1. #1
    MembersZone Subscriber

    Join Date
    Oct 2002
    Greenwood In USA

    Red face Tire Tread Thickness

    I have two engines that I think need new rear tires. The guy at the city shop stated that they measured the tread thickness and it averaged 6 to 7 32nds. He stated that DOT standards were 2/32. I told him these are fire trucks not dump trucks. There are bald stops and chunks missing form them. Does anyone have information on what standard NFPA follows do they have a standard or do they follow DOT when it comes to tire tread thickness. Any information would be helpful.

  2. #2
    Forum Member
    Fire304's Avatar
    Join Date
    Jun 2002
    At the Helm


    It's been a little while since I last had to look this up, but you need 4/32 on the front tires and 2/32 on all others, per DOT.

    The Maine CDL handbook states that in addition to the tread depth, you should also look for cuts, tread seperation, wear between dual tires, and other damage, any of which may warrent replacment.

    I do not believe there is a specific NFPA standard addressing tires, just that the vehicle should be kept in a serviceable condition (NFPA is very vauge about apparatus).

    I can understand your desire to get new tires, but I can also see his desire not to replace them, especially if you have a tight budget situation. Truck tires are not cheap, they cost hundreds of dollars, and they do not last a very long time compaired to car tires. Since firetrucks spend most of their life sitting around, its easy for a mechanic to dismiss the need for replacement.

    The letter of the law says you need "at least 4/32 inch tread depth in every major groove on the front tires." and 2/32 on other tires, if you have bald patches which cause tread depth to be less than the reqired amount over a large area, or if you have damage which is causing the tread to seperate (old tires will also dry rot) than I'd push a little weight around get me some tires, but less than that you might be asking for a war with the town garage. Chunks missing from the edges of the tires are quite common, especially in tandom axle trucks, as long as the tread does not seperate its fine. A chunk missing from the middle of the tire is bad, usually the result of poor recapping or as Firestone found out, crappy workmanship.

    If you're not sure, ask at one of the local truck inspection stations and get a little info from them (or maybe you're lucky enough to have a mechanic working the FD with you) like how big of a cut before they'd fail the tires, etc.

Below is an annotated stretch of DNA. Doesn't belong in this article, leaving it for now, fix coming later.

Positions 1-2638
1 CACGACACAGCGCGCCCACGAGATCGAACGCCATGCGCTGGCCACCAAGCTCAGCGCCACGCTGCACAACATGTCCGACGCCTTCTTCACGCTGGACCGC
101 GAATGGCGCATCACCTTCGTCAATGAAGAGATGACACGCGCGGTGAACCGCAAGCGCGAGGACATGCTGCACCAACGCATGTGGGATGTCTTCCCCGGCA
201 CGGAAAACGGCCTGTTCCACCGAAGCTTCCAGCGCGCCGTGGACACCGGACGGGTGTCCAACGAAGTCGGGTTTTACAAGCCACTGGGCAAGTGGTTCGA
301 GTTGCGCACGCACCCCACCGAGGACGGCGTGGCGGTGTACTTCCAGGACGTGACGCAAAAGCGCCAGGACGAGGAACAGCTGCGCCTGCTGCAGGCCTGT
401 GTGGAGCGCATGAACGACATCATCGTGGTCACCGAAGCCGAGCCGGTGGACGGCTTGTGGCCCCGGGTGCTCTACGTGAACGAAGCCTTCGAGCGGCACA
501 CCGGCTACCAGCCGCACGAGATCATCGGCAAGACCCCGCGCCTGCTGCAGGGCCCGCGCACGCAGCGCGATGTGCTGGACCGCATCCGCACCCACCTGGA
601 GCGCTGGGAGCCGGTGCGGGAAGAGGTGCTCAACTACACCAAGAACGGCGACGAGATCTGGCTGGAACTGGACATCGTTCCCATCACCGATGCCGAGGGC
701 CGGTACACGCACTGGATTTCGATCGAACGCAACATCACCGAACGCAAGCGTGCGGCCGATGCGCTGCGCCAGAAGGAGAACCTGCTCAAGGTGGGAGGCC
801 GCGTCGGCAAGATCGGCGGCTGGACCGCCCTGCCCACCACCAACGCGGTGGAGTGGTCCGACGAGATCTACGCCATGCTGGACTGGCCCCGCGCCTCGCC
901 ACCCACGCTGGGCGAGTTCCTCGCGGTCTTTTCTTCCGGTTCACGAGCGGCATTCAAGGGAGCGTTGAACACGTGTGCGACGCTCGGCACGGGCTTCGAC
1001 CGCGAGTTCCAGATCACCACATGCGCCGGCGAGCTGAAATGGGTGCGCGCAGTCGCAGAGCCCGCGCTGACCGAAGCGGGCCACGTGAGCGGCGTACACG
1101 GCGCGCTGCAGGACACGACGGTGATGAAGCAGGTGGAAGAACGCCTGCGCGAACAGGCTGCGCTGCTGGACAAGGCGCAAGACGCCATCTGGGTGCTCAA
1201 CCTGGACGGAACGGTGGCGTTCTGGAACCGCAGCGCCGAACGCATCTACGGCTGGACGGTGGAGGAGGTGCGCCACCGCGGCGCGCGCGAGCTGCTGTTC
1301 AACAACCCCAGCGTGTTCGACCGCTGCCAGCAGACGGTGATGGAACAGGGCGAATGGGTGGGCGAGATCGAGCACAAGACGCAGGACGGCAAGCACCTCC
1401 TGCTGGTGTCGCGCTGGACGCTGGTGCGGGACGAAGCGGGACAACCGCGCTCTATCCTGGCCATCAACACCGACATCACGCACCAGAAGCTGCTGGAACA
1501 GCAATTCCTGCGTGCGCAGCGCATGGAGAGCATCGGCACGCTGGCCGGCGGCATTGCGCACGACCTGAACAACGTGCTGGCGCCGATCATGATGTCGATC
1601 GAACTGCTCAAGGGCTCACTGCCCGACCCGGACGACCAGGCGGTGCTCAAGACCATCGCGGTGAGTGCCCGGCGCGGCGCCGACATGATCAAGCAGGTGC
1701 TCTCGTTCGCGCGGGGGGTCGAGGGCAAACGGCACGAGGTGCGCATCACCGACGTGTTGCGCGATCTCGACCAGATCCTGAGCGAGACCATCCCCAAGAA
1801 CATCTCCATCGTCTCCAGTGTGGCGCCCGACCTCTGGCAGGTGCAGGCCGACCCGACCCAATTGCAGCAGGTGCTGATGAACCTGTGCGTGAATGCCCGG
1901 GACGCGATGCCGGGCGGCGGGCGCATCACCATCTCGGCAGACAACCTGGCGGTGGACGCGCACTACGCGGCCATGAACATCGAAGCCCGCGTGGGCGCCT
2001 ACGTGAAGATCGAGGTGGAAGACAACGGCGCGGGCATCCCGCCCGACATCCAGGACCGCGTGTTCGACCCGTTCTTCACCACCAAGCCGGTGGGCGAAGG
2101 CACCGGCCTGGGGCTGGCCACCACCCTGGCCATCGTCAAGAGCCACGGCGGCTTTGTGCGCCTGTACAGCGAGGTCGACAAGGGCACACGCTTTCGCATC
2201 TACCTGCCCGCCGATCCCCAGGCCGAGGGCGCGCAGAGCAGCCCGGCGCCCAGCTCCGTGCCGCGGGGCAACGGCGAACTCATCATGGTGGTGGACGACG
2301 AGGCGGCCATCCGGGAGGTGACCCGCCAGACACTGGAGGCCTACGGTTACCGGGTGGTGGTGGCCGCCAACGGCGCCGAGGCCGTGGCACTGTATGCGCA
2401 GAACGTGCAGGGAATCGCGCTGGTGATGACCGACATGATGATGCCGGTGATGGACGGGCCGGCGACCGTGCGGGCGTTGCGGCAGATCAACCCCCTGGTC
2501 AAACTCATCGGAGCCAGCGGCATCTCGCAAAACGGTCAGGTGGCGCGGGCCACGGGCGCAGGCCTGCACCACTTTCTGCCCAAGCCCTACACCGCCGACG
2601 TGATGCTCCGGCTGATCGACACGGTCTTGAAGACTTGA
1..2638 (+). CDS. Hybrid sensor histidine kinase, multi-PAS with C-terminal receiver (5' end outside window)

Meanwhile, if its winter where you live, get some chains and start pounding the crap out of your wheel wells, as well as annoying your residents as you drive by

    Good luck.

  3. #3

    Join Date
    Jun 2002

    Default Tread measurements

    The tread must be measured at all grooves across the face of the tire and at a minimum of three clockings around the circumference. If you find the minimum depth at two locations on the tire, the tire needs replacement. The minimum "tread depth" is 4/32" for any steering axle and 2/32" for all other tires. Beyond these measurements, go the the national (NAFTA) standard for inspection of apparatus tires that travel on highways. The national standard is the "North American Out of Service Criteria". There you will find standards on visual inspections. Please note that any crack, split, cut, injury to the tire that exposes the steel or fabric belts is manditorily out of service as is any steer axle at 3/32" tread depth and all others at 1/32". Remeber, these last depths are "Out of Service" criteria. Not minimum standards as listed above. The "North American Out-or-Service Criteria is what your State Highway Patrol agency uses to deadline vehicles.

    Here is a known tire guy engineering fact. When the tire tread depth is reduced to about 5/32', it no longer can cool itself as well, as it cannot pump air through the grooves that are nearly depleted. The result is a hotter tire and accelerated wear. In the fire service this is less of a problem unless your apparatus make long runs. Most of the fire service wear is "scrub" wear.

    I hope this helps.

    Respectfully submitted,

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